"Here's a Way You Can Help" tells of Senator Harry F. Byrd having written to the President a letter showing in detail how the Government could save seven billion dollars without impairing defense, commensurate with the President's directive to Budget Director Frederick Lawton. It was unlikely that the President would pay much attention to Senator Byrd's advice as the two did not get along. But Mr. Lawton might heed the advice to pare 3.6 billion from domestic programs, plus 500 million in civilian pay rolls on defense programs, in addition to the four billion already cut.

It proposes that the public write their advice to members of Congress for reducing non-defense expenditures.

"'Eve' and 'The Boulevard'" tells of the New York film critics having the previous week awarded to the motion picture "All About Eve" the top prize for 1950, and to "Sunset Boulevard", second place. That both concerned show business was no coincidence, manifesting the trend of disenchantment with Hollywood. In these two pictures, the movie industry showed itself also to be growing tired of its redundant "diet of meringue". That box office receipts were high for both pictures showed public support for the trend.

The piece says that while it liked Betty Grable in technicolor, it did not want her or her facsimile every week. Hollywood was growing up.

Don't bet on it too hard. A few exceptions to the rule do not a new rule make.

A piece from the Christian Science Monitor, titled "Educated Drivers", tells of more than 30 percent of drivers involved in fatal traffic accidents in 1948 having been under age 25, with the percentage having reduced to 28 in 1949, a change in the previous upward trend, attributable to increasing driver education in the nation's high schools, about a third of which offered such courses in 1950, an increase of 23 percent over 1949, with participation of 550,000 pupils.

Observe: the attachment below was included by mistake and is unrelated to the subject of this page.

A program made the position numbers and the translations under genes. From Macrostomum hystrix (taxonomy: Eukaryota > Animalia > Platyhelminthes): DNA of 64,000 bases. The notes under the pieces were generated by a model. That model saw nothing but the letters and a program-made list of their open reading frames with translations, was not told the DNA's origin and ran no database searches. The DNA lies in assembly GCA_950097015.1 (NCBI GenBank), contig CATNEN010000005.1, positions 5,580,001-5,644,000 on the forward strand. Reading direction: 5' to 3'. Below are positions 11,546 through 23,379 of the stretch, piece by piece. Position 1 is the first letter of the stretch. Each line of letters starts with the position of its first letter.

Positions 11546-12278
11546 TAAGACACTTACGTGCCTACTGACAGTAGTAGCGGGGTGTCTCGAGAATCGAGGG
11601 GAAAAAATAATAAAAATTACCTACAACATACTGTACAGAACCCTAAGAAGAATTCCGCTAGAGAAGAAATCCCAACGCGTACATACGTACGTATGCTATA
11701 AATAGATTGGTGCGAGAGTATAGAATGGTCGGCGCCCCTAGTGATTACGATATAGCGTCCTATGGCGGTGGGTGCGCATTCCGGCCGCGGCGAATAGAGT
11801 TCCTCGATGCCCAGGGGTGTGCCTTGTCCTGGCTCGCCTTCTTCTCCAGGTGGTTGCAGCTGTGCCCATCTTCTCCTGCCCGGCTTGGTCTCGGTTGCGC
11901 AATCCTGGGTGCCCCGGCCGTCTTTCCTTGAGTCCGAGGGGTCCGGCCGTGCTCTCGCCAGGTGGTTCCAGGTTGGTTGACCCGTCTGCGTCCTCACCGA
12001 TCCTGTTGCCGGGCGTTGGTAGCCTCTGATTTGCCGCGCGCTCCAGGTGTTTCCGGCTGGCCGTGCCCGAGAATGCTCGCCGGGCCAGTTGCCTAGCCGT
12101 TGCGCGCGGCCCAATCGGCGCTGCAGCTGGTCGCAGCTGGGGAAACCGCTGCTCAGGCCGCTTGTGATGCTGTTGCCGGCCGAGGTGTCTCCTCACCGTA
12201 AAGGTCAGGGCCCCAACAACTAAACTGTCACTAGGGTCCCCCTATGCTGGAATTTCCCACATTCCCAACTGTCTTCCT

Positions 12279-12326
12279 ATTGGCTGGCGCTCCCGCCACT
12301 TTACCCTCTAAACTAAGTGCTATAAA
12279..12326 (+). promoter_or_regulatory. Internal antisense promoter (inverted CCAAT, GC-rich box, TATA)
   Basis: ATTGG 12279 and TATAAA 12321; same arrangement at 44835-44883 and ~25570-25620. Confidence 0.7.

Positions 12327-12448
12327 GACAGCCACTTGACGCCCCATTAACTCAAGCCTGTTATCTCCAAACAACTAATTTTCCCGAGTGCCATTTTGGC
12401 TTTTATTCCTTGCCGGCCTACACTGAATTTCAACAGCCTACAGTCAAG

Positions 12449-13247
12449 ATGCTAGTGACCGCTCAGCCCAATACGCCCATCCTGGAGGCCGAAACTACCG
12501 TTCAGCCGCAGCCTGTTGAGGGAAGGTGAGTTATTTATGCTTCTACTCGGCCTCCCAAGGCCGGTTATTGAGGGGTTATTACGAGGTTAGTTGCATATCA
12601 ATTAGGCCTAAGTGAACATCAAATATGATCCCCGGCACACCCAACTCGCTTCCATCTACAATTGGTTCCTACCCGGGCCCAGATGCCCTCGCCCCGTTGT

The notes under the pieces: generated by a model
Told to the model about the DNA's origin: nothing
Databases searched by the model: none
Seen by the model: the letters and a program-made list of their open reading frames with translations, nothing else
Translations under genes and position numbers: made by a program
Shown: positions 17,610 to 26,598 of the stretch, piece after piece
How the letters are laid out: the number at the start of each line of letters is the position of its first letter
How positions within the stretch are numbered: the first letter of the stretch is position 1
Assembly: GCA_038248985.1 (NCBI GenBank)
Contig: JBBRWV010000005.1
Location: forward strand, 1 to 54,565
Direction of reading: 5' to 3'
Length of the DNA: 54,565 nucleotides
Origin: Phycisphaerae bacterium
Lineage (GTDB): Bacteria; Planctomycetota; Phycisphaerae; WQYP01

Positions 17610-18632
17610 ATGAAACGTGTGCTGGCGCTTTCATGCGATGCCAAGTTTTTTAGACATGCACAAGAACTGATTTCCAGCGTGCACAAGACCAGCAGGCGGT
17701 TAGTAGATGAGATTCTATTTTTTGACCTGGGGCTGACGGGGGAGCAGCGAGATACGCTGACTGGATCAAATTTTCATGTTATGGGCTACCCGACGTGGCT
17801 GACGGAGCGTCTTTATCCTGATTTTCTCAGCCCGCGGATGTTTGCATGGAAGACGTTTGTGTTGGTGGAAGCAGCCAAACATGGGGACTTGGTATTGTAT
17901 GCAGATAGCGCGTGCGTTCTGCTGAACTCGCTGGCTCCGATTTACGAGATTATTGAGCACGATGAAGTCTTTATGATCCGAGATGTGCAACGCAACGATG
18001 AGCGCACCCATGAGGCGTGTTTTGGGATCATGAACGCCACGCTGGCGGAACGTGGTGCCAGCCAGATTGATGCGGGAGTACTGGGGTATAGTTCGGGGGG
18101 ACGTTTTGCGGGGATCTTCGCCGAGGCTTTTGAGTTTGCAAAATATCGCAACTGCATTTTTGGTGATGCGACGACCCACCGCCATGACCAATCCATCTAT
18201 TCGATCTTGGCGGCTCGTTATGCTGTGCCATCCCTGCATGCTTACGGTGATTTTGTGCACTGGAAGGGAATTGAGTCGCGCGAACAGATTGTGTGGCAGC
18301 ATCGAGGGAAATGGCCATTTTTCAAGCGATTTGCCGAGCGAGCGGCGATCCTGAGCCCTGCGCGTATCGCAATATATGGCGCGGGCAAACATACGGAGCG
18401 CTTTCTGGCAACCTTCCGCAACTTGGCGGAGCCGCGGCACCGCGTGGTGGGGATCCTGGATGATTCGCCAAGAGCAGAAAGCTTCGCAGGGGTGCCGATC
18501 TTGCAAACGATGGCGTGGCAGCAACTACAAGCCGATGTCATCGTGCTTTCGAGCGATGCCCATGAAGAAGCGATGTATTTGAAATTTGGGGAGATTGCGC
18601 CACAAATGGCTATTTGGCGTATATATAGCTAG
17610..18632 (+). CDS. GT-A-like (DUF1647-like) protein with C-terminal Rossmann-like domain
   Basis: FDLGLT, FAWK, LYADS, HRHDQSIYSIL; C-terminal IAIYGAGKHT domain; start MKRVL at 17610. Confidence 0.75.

A panel of six young drivers had recently appeared before the AAA, counseling that both parents and students should discourage show-off driving and that adults' lack of courtesy on the roads was the most common cause of accidents—failure to yield the right-of-way to the always correct young driver, even if on the wrong side of the road barreling for your front bumper.

The piece counsels a new corollary to an old motto: "Drive and let live".

But would not that, for the sake of poetic consistency, really require either an incorrect pronunciation of "drive" as "give" or that "live" be pronounced as "alive"? leading to a bit of a conundrum arising in discussions at the high school lunch tables.

So wouldn't it be better to have a slogan, such as, "Drive moderately in the right lane, or derive a potter's writ bedight in pain"?

Or, more succinctly, "It's no drivel: drive on the level."

Or, "It's no jive: When you drive, be existential, not pestilential."

Drew Pearson tells of General MacArthur being urged by the Pentagon to get rid of his Army G-2 intelligence chief, Maj. General Charles Willoughby, because of the poor intelligence gathered leading to the debacle at the Manchurian border, causing the retreat in the northeast sector and need for evacuation at Hungnam from the Communist Chinese trap. General MacArthur had said on December 2 that there were 500,000 Chinese troops in Korea, only six days after General Willoughby had reported that there were insufficient numbers of Chinese to impede the mission to have the American troops "home by Christmas", in the offensive drive to the Manchurian border begun in the west and east on November 24. Then, two days later, General MacArthur reported more than a million enemy troops either in Korea or on the Manchurian border and ready to enter the fight.

Yet, on December 6, General Willoughby had cabled to the Joint Chiefs that there were six Chinese armies identified, which would be no more than 96,000 men, and that number only in the unlikely event that these armies were at full strength. Yet, the U.S. Eighth Army had more than 100,000 men to combat those forces and still had to retreat.

Mr. Pearson concludes that the hordes of Chinese claimed by General MacArthur were not actually present. He makes room for the possibility that General Willoughby was wrong, leading to confusion in the Pentagon. While he had revised his estimate of enemy troop strength to be at 285,000 Chinese and 150,000 North Koreans previously facing the Tenth Corps in the Hungnam sector, the total U.N. forces still outnumbered such a contingent.